Early Statehood in Sudan
The kingdom of Kush, centered at Kerma, has been the most dominant entity in the early history of Sudan. However, evidence indicates that Kush was not the only state in the region. Other smaller polities have coexisted with the Kushite kingdom. The earliest evidence of these polities comes from the inscriptions of Harkhuf, who served as the Egyptian governor of Upper Egypt during the Old Kingdom. The inscriptions, found on his tomb, tell of an explorative expedition that he undertook deep into Sudan.
Through his account, Harkhuf provides us with invaluable indications, though somewhat vague, on the early developments, political structuring, and formation of statehood in Sudan. Nonetheless, the account is shaped by three major problems. First, geographical locations are vaguely described. Second, no satisfactory explanations of the political structures of the mentioned polities are provided. Third, the account is written from a perspective that is biased towards Egypt. Being Egyptian, Harkhuf was inclined to present the people of Nubia as weak.
The account mentions five regional entities in Sudan: Wawat, Irtjet, Setju, Yam, and Temeh. Each polity was evidently headed by a ruler. Out of the five, Yam is Harkhuf's major concern. He describes Yam as the most dominant: "Now when the chief of Irthet [Irjet], Sethu [Setju], and Wawat saw how strong and numerous was the troop of Yam...".1 According to his account, Yam has not only established itself as the strongest state in Sudan but was rapidly expanding in territory. Regarding the political structure of Yam, Harkhuf makes it clear that the state was ruled by a single person, or a king. He also makes it clear that Egypt was threatened by Yam’s imperial expansion.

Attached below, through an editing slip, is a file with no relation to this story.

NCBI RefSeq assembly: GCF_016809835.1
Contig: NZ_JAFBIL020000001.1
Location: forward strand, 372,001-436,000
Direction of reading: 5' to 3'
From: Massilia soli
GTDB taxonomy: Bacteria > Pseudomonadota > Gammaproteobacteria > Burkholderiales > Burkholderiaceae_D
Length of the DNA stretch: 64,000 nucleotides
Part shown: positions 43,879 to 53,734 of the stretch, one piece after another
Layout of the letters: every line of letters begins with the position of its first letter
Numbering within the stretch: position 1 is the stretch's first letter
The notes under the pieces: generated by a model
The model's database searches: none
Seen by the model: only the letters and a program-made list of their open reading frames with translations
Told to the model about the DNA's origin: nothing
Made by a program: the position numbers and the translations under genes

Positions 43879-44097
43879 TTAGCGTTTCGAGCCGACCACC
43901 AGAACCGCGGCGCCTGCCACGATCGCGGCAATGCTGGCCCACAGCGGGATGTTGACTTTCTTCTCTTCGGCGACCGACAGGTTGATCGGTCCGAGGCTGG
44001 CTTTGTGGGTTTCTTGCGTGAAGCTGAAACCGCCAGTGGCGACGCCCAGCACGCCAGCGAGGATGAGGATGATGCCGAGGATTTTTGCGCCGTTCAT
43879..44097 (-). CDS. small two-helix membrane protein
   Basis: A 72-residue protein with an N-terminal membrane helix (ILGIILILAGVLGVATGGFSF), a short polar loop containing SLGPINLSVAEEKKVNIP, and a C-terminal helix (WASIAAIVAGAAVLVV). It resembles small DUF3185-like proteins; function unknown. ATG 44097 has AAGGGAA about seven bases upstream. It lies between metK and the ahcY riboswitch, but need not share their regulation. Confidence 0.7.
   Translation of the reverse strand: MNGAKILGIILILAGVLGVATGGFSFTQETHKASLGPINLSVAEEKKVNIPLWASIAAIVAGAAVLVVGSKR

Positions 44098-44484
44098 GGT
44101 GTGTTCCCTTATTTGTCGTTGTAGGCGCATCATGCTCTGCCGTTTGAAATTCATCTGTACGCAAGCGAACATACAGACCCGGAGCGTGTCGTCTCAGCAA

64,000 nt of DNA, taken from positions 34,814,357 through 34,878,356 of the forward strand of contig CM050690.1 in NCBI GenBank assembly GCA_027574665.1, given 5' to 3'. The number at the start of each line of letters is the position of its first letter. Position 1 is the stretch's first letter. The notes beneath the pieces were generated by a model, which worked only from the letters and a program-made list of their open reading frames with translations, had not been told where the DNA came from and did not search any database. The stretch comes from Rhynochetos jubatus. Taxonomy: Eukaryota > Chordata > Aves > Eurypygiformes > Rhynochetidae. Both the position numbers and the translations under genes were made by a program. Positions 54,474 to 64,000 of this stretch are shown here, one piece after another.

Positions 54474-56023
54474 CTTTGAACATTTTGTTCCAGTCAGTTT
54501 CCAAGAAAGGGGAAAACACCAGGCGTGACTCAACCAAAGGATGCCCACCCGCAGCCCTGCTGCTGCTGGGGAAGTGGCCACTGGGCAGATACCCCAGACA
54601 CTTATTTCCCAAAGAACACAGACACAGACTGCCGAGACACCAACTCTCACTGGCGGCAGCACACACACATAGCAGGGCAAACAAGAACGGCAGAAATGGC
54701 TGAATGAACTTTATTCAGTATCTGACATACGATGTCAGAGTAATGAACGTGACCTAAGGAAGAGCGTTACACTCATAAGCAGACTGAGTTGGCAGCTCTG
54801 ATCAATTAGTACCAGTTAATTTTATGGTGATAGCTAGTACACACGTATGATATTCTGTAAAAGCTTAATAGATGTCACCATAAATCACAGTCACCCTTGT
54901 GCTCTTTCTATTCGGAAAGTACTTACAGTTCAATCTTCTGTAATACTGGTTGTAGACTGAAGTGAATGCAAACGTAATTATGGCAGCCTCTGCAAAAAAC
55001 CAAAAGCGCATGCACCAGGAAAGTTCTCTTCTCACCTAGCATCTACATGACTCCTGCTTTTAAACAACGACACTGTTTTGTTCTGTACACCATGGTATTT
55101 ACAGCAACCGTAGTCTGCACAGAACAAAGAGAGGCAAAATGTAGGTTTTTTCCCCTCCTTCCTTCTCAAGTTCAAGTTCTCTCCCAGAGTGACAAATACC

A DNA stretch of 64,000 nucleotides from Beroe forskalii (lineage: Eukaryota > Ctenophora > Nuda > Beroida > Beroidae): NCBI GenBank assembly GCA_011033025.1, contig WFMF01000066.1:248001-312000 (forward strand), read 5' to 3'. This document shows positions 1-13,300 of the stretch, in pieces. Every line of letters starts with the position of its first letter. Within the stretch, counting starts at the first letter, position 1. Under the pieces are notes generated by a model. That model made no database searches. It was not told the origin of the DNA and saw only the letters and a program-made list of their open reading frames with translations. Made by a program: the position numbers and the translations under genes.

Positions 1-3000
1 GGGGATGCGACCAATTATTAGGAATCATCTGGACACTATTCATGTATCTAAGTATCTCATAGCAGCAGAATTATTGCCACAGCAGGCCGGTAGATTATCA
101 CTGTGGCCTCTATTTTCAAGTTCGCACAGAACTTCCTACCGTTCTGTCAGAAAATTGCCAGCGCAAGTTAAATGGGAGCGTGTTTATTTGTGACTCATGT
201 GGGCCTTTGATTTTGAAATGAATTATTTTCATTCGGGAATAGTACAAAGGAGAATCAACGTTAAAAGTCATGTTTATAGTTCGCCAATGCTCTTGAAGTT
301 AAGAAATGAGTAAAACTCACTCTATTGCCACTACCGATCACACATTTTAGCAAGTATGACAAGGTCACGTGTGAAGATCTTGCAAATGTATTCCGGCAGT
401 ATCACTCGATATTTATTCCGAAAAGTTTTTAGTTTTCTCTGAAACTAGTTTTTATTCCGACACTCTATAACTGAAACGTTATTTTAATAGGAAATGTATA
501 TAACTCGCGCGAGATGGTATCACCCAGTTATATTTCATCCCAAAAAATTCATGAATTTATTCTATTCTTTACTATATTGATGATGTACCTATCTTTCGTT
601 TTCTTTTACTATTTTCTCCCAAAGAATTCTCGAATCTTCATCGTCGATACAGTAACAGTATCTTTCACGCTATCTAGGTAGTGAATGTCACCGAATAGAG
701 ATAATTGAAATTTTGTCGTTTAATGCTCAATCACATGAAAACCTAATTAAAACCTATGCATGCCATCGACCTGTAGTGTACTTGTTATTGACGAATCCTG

Although the precise geographical location of Yam is not provided by Harkhuf, the products associated with the state must have come from the sub-Sahara. Products, such as ivory and ebony, brought by Harkhuf from Yam, must have come from regions much to the south of Kerma. Also the pygmy features of the boy brought by Harkhuf, which are typical of populations from Equatorial Africa, are not found among the people of Kush.2 Because of such indications, some scholars are inclined to suggest that Yam was located much to the south of Kerma; that is in the Meroe-to-Khartoum area. 3This places the sub-Sahara in a much closer geographical proximity to Yam.
Wawat, on the other hand, referred to Lower Nubia, between the First and Second Cataracts. While Irtjet and Setju were both located in Upper Nubia, south of Wawat and north of Yam, we are unaware of their precise locations. Harkhuf's account indicates that the three polities—Irjet, Setju, and Wawat—were at some point combined into a single large polity. Accordingly, Irjet and Setju would have constituted the kingdom of Kush centered at Kerma. Wawat, on the other hand, would have been absorbed by Kush; this suggestion is supported by the northerly territorial expansion of the Kushite kingdom during the First Intermediate Period4.
Temeh, was an independent polity that flourished in the Libyan Desert, in modern Sudan's State of Kordofan. The people of Temeh are identified as Libyans, though they have always been mentioned in Egyptian records as being closely related to the people of Nubia. Records of Harkhuf 's third journey to Sudan, speak about the military expedition by the king of Yam"... to the land of Temeh to smite Temeh as far as the western corner of heaven."5
The Medjay and Punites formed the two earliest known organized populations in eastern Sudan. The most recent and significant sources on land of Punt date to the fifteenth century BC. By comparison, the Medjay, known today as the Beja, continued to dominate eastern Sudan until contemporary times.
Edited: Jan 2009.